What’s holding back Jewish-Muslim cooperation in America?
Jerusalem Post Diaspora
The debate over whether or not anti-Zionism is essentially antisemitism may be rooted in how we define Zionism.
By JONAH NAGHI October 19, 2019
A crowd attends a vigil outside the Tree of Life synagogue Tree of Life synagogue, marking one week since a deadly shooting there, in PittsJerusalem Post Diaspora
On October 27, it will have been one year since the largest mass shooting against Jews in the history of the United States where 11 Jews were murdered on a Shabbat morning at the Pittsburgh Tree of Life Congregation. It was, unfortunately, only the first of several terror attacks conducted by white supremacists against both Jews and Muslims in America and throughout the globe over the past 12 months.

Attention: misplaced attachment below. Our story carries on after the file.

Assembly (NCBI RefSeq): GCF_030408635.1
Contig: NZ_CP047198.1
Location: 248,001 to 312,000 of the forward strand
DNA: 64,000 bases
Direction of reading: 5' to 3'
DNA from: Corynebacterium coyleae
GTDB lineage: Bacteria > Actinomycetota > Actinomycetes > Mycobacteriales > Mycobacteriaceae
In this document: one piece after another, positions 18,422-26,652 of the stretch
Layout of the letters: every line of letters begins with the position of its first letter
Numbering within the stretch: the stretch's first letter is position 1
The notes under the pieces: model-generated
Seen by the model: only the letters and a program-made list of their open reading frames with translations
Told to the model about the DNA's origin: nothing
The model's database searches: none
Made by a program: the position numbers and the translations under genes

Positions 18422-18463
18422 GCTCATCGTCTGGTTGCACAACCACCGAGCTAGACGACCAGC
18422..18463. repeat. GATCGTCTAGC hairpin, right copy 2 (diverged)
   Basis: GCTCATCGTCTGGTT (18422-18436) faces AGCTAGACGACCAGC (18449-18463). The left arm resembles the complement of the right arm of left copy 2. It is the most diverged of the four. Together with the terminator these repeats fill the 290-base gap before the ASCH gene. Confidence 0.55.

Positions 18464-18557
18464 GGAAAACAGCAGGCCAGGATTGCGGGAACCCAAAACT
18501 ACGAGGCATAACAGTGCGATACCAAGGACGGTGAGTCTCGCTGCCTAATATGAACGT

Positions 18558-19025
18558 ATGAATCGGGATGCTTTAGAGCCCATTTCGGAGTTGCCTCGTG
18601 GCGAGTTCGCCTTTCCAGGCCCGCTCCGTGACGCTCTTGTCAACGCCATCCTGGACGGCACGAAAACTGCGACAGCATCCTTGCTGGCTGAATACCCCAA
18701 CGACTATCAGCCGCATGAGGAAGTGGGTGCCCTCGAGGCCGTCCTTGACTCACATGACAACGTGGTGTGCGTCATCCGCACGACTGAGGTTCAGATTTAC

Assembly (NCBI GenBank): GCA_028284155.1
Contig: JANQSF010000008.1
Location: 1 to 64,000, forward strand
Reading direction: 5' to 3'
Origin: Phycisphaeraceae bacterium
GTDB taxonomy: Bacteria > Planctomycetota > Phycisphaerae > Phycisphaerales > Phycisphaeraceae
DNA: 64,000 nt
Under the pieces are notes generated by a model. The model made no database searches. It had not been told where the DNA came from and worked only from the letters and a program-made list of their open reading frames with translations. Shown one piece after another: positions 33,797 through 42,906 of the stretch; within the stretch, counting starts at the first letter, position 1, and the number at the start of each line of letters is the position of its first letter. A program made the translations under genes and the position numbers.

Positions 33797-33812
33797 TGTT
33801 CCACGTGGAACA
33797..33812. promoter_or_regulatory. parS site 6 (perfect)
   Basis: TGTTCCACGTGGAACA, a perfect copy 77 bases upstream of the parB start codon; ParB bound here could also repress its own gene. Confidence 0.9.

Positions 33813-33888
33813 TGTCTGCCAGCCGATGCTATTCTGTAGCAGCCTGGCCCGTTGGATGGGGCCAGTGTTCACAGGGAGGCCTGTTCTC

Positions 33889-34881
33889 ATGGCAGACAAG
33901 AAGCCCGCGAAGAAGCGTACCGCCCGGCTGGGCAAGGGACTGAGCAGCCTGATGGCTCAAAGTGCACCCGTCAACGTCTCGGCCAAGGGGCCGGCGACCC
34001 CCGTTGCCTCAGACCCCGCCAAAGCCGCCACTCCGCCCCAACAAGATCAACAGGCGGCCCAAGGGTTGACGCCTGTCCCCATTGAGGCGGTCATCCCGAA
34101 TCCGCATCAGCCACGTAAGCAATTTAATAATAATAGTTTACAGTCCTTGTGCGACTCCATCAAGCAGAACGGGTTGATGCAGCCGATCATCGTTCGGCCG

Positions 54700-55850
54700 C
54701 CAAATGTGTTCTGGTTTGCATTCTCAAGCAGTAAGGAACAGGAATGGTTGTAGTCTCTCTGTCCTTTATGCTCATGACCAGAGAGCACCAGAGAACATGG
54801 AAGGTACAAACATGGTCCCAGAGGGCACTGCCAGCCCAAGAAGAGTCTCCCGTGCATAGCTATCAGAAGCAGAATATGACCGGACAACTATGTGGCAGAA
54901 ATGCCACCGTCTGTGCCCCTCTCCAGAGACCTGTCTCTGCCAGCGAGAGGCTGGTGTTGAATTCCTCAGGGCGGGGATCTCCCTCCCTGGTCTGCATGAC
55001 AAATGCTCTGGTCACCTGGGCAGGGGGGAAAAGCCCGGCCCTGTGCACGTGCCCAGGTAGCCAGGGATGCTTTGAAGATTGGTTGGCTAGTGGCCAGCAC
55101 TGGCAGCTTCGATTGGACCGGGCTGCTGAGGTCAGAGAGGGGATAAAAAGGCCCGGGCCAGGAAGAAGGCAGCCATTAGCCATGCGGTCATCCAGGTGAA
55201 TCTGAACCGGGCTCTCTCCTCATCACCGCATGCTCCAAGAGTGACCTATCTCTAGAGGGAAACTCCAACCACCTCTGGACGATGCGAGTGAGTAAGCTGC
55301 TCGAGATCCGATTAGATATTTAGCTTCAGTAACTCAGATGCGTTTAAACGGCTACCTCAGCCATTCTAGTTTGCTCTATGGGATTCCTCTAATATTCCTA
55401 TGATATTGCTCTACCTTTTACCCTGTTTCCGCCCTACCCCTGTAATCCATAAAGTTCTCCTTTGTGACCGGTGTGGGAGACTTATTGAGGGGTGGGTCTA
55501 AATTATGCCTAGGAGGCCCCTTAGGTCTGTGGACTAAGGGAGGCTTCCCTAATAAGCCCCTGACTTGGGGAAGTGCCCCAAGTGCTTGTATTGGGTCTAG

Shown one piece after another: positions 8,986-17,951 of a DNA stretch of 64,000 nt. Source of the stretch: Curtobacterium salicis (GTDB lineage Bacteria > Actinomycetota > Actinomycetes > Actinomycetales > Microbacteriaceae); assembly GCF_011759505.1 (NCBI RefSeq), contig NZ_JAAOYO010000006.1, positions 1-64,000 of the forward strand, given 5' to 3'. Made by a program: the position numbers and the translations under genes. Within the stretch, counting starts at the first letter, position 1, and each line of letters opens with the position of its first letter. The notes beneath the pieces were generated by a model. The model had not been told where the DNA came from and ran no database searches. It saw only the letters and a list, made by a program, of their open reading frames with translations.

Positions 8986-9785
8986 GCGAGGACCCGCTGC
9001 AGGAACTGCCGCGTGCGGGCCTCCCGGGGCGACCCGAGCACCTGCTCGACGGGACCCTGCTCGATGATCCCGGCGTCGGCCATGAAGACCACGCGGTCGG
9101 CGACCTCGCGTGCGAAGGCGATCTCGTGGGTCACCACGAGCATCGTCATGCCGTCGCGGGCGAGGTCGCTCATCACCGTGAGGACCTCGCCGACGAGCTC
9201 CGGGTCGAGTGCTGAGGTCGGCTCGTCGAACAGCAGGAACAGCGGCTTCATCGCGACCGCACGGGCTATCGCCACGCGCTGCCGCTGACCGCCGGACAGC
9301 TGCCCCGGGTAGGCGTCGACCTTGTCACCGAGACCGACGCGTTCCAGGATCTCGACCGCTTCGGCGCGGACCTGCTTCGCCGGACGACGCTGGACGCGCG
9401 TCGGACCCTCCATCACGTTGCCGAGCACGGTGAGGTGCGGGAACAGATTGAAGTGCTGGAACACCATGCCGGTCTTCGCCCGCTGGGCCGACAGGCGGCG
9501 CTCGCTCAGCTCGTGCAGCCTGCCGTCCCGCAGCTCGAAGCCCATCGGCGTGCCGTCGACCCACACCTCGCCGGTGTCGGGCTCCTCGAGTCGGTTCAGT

On March 15, a gunman killed 50 Muslims in Christchurch, New Zealand, while they were trying to recite their Friday prayers. Then, in April, another gunman raided a Chabad in Poway, California, where he killed one Jew and, not coincidentally, that same gunman was linked to an arson attack on a mosque in Escondido, California, just a month earlier. And most recently, a shooter attempted to raid a synagogue in Halle, Germany, on Yom Kippur that left two people dead.